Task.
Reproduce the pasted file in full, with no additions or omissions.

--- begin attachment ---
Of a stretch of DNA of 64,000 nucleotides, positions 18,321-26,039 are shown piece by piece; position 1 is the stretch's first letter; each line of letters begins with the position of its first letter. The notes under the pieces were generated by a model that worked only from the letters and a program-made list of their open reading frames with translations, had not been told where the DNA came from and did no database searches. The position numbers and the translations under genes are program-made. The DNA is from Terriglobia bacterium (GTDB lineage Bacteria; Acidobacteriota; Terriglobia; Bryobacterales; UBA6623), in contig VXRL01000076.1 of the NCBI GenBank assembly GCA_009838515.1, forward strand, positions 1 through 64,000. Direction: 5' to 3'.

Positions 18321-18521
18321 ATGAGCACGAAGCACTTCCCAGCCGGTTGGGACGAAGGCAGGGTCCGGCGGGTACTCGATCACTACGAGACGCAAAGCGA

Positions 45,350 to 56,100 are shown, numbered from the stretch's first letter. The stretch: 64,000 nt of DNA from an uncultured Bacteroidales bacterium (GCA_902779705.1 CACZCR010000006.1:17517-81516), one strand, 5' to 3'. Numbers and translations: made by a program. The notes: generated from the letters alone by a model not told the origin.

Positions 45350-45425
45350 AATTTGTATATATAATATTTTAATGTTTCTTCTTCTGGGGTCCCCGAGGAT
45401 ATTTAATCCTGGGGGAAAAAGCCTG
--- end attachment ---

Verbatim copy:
Of a stretch of DNA of 64,000 nucleotides, positions 18,321-26,039 are shown piece by piece; position 1 is the stretch's first letter; each line of letters begins with the position of its first letter. The notes under the pieces were generated by a model that worked only from the letters and a program-made list of their open reading frames with translations, had not been told where the DNA came from and did no database searches. The position numbers and the translations under genes are program-made. The DNA is from Terriglobia bacterium (GTDB lineage Bacteria; Acidobacteriota; Terriglobia; Bryobacterales; UBA6623), in contig VXRL01000076.1 of the NCBI GenBank assembly GCA_009838515.1, forward strand, positions 1 through 64,000. Direction: 5' to 3'.

Positions 18321-18521
18321 ATGAGCACGAAGCACTTCCCAGCCGGTTGGGACGAAGGCAGGGTCCGGCGGGTACTCGATCACTACGAGACGCAAAGCGA

Positions 45,350 to 56,100 are shown, numbered from the stretch's first letter. The stretch: 64,000 nt of DNA from an uncultured Bacteroidales bacterium (GCA_902779705.1 CACZCR010000006.1:17517-81516), one strand, 5' to 3'. Numbers and translations: made by a program. The notes: generated from the letters alone by a model not told the origin.

Positions 45350-45425
45350 AATTTGTATATATAATATTTTAATGTTTCTTCTTCTGGGGTCCCCGAGGAT
45401 ATTTAATCCTGGGGGAAAAAGCCTG